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The Story of Amazing Mia

Mia Roman’s extraordinary journey began unexpectedly early.  

Born at just 25-and-a-half weeks, she weighed a mere 1 pound or just a loaf of bread. Her lungs were not ready for the outside world, and Mia’s care team at a Los Angeles hospital struggled to wean her off respiratory support despite many attempts. The team there recommended the standard treatment in this situation: a tracheostomy, which is a surgical procedure that creates an opening in the neck and into the windpipe to allow air to reach the lungs.  

“It was a rollercoaster,” Mia’s mother, Perla, recalls. “As we were approaching her actual due date, the care team couldn’t understand why they couldn’t get her off respiratory support. The physicians at that hospital couldn’t see vocal cord movement and mentioned potential paralysis. While the care team recommended a tracheostomy, we wanted to explore every possible option for our daughter.”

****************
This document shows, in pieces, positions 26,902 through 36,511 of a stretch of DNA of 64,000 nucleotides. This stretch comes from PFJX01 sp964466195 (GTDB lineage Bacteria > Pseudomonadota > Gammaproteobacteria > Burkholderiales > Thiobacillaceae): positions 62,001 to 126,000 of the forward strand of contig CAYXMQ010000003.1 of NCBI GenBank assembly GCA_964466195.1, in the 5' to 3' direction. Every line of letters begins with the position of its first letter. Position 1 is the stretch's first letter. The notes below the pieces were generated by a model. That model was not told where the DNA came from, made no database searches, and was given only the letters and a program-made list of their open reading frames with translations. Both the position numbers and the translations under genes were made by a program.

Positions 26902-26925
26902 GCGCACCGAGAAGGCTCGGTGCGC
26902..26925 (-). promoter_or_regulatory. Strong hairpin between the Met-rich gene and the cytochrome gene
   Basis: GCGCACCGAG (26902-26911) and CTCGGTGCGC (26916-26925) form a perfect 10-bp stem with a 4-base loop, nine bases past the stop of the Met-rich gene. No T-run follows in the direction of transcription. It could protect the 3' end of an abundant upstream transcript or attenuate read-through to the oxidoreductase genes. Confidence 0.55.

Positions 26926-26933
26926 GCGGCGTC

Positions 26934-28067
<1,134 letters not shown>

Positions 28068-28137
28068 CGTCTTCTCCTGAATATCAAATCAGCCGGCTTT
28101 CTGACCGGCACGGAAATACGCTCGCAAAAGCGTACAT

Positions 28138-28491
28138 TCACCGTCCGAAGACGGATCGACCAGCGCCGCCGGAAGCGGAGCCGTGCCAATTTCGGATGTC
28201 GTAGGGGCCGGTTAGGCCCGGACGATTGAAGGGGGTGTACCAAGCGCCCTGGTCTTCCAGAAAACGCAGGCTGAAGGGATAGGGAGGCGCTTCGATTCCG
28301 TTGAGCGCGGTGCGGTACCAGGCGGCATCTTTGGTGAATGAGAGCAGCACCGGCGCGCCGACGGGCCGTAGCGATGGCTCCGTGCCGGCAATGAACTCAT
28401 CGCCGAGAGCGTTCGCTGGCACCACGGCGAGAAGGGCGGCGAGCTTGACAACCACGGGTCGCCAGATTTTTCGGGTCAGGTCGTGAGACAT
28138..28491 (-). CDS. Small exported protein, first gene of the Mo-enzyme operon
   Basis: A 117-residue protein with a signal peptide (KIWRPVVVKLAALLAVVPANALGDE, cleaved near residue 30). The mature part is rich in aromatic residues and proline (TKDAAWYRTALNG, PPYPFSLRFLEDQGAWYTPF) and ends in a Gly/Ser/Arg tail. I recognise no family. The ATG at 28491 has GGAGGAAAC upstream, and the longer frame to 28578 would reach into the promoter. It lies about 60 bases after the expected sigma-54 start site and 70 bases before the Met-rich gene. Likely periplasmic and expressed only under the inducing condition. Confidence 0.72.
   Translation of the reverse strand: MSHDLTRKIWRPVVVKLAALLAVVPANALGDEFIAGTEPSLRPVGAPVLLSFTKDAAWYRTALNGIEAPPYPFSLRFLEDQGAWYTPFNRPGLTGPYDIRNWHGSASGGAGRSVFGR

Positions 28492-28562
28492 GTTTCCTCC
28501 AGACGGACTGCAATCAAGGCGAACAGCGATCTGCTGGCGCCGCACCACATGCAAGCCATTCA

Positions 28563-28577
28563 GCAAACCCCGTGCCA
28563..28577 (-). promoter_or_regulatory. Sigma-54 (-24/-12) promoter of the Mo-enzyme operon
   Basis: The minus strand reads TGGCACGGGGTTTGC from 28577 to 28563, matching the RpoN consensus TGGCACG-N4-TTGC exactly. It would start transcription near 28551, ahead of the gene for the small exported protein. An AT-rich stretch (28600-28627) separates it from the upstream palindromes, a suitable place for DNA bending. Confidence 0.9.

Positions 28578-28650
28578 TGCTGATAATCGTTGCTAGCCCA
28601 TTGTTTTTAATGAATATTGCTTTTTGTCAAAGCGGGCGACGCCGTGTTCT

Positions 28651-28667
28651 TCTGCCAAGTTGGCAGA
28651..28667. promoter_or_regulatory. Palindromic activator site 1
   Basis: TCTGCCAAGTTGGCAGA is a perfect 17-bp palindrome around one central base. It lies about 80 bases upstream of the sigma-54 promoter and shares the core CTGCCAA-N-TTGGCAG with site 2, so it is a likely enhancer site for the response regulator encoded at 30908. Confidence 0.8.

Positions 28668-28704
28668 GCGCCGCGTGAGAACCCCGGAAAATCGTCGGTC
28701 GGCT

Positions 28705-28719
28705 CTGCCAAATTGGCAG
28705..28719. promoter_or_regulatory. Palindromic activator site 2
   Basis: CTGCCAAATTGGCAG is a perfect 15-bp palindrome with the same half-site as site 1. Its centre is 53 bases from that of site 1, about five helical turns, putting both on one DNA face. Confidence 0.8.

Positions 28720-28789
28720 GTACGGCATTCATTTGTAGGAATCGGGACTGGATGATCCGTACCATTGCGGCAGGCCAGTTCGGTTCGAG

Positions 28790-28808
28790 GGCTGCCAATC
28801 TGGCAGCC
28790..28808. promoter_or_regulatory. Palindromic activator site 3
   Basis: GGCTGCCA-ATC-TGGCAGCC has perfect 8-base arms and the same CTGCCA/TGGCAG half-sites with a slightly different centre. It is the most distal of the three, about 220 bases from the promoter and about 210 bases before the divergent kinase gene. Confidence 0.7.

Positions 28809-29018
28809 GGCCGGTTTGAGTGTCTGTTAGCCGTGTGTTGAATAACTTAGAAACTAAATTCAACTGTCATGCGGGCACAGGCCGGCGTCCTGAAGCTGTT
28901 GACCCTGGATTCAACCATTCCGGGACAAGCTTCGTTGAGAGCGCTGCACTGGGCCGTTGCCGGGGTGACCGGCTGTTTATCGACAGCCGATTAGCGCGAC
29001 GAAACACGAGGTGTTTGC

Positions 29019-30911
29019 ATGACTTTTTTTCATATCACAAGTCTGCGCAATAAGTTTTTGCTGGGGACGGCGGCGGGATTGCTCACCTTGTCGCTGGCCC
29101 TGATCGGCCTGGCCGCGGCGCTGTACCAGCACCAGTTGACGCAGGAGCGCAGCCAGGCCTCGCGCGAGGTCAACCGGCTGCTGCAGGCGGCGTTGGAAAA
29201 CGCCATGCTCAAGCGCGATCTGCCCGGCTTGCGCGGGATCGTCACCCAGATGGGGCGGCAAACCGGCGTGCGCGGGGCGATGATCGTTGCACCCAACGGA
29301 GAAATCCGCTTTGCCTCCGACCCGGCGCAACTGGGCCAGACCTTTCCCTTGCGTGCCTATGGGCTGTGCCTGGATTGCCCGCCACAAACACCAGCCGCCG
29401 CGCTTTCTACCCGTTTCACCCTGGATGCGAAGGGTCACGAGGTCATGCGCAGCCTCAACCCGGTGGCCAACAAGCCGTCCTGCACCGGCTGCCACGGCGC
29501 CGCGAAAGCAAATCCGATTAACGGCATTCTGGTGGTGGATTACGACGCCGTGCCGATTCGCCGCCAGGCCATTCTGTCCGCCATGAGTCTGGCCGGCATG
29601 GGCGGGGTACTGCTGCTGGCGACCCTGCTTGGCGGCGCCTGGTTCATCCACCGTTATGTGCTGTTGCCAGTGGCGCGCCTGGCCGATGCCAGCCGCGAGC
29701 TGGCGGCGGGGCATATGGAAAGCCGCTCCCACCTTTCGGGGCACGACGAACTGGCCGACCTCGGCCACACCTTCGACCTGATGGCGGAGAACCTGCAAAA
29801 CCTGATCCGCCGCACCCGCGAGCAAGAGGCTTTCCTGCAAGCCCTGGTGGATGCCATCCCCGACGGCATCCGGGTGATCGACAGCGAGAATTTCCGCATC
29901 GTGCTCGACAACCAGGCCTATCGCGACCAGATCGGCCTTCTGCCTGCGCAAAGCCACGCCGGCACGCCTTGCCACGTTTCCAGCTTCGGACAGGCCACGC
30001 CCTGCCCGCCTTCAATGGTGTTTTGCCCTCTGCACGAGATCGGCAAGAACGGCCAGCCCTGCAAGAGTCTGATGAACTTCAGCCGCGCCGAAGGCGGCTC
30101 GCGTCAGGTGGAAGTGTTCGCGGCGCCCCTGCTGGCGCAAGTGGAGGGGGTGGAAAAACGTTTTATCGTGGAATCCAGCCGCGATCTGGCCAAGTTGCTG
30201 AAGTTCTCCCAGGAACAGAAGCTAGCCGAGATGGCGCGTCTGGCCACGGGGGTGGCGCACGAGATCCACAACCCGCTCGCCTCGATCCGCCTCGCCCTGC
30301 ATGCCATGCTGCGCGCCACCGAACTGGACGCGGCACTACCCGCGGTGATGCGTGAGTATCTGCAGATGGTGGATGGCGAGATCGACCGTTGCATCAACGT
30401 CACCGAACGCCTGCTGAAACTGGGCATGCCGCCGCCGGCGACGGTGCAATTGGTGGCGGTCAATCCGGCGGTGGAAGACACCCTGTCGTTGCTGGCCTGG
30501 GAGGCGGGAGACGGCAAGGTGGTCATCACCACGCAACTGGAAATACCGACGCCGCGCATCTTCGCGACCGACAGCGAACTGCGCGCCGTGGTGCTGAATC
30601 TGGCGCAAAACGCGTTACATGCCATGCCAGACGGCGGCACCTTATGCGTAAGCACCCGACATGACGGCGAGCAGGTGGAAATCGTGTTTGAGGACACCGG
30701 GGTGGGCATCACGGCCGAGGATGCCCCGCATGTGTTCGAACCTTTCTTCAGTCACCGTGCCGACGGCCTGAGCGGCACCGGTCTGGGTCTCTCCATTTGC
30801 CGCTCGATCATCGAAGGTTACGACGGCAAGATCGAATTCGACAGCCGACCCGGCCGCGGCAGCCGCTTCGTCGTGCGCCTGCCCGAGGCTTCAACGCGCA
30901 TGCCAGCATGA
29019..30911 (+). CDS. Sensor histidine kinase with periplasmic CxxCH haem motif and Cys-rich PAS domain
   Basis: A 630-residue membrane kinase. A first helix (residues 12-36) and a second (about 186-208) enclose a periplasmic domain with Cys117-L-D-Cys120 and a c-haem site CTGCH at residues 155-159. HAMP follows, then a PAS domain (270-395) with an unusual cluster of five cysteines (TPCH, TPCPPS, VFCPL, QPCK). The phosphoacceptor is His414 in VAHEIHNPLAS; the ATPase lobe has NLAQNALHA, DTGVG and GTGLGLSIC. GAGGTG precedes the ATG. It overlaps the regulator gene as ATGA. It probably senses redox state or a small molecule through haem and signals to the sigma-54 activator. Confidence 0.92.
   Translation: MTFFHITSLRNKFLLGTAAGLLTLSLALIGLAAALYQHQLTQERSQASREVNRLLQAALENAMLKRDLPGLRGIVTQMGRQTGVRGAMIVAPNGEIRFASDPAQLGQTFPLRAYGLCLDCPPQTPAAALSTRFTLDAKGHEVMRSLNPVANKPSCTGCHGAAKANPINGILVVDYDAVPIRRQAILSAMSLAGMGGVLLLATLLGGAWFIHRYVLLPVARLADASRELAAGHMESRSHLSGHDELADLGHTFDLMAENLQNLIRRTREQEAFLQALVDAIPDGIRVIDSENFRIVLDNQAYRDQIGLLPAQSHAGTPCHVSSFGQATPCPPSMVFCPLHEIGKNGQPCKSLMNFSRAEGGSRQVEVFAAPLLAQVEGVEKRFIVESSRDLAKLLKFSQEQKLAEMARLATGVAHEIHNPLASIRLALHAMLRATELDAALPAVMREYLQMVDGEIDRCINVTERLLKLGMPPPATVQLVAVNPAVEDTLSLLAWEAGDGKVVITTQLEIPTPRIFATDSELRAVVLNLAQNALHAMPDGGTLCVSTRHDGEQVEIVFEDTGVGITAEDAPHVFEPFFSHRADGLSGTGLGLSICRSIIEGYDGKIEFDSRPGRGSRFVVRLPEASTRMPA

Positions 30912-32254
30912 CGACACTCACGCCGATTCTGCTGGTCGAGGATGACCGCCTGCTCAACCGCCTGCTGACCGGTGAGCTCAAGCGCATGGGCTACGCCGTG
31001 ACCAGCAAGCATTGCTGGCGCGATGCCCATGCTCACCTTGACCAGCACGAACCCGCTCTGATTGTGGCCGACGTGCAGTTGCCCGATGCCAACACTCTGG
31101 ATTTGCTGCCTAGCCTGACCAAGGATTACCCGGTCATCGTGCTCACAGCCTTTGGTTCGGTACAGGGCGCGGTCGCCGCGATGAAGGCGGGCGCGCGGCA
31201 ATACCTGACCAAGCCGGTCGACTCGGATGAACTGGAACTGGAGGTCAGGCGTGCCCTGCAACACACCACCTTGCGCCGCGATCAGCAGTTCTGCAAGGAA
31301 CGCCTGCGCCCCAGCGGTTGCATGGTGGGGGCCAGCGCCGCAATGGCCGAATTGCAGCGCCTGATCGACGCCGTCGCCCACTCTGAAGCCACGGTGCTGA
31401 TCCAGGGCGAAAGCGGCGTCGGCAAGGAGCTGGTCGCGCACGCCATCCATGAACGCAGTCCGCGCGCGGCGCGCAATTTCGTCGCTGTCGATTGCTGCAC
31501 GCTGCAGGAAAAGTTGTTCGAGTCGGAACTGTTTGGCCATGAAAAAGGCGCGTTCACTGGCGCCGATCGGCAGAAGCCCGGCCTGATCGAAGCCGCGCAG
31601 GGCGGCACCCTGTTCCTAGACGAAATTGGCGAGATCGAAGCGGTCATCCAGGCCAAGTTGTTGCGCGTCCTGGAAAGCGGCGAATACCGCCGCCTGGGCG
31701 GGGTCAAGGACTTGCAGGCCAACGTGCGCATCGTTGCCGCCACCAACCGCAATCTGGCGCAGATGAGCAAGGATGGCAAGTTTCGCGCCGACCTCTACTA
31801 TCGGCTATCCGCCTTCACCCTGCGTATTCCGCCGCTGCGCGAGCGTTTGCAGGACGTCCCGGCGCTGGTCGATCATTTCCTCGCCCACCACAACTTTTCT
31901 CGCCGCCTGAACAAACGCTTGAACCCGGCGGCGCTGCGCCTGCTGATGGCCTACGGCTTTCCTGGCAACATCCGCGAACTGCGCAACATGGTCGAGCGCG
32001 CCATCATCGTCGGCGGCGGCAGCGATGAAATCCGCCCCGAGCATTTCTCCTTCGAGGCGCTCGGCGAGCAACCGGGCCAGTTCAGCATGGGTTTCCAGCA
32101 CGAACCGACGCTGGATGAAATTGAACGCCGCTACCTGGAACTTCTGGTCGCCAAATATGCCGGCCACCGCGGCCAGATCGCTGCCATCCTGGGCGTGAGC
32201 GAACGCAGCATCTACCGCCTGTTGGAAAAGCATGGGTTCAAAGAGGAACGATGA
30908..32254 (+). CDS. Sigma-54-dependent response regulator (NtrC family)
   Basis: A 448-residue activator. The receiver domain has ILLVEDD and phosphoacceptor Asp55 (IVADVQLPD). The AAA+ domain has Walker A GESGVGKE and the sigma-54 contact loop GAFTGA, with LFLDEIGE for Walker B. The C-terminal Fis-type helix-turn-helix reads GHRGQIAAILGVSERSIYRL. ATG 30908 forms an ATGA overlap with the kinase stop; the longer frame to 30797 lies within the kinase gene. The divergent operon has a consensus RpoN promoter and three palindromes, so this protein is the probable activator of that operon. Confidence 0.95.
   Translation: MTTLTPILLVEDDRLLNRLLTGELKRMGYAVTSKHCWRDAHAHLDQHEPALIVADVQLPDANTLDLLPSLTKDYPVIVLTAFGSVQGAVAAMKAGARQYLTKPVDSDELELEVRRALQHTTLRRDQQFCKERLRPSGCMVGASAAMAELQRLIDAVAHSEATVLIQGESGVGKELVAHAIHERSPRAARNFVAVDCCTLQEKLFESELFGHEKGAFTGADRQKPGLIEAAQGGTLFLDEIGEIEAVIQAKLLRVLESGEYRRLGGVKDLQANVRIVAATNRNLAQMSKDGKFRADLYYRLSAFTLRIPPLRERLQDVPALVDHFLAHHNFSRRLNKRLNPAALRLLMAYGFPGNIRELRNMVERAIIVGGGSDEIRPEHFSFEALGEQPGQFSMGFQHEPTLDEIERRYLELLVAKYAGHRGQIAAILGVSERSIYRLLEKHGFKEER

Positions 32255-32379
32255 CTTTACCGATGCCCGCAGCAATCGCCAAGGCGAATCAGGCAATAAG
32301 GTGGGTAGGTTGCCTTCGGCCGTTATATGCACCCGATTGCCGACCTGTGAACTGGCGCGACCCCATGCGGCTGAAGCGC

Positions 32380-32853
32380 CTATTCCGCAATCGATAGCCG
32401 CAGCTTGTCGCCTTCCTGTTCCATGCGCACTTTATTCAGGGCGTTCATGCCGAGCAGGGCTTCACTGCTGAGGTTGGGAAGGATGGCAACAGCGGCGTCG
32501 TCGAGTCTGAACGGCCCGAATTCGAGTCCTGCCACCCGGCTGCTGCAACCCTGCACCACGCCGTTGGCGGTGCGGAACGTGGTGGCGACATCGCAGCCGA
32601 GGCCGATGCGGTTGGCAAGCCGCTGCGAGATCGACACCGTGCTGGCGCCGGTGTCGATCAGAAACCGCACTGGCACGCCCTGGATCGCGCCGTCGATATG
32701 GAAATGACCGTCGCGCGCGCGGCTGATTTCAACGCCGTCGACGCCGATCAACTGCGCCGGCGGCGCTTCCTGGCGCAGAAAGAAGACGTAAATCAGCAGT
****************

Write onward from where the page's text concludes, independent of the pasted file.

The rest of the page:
Her parents knew she needed highly specialized care and researched for specialty support in southern California and beyond. Their quest led them to explore options beyond their local area, eventually finding hope in the expertise of Rady Children’s Hospital-San Diego and the skill of physicians at Rady Children’s, including Matthew Brigger, MD, MPH, chief of the Division of Otolaryngology and director of the Center for Pediatric Aerodigestive Disorders and Airway Surgery at Rady Children’s Hospital, and professor of Surgery at UC San Diego School of Medicine, and Denise Suttner, MD, clinical director of Neonatology and Director of ECMO at Rady Children’s, and professor of Pediatrics at UC San Diego. 

Matthew Brigger, MD, MPH

“We never imagined our journey would begin so early; we were desperate,” adds Perla. “Another parent had 100 percent recommended Dr. Brigger and the team at Rady Children’s. I called the Aerodigestive Clinic and within 30 minutes, Dr. Brigger called back. It felt like our doors were opening and that someone was listening to me. It was a sigh of relief. So, we took a leap of faith. In our heart we felt that we owed that to our daughter, to be her voice and find a team that could enable her to breathe on her own in the least invasive way possible.”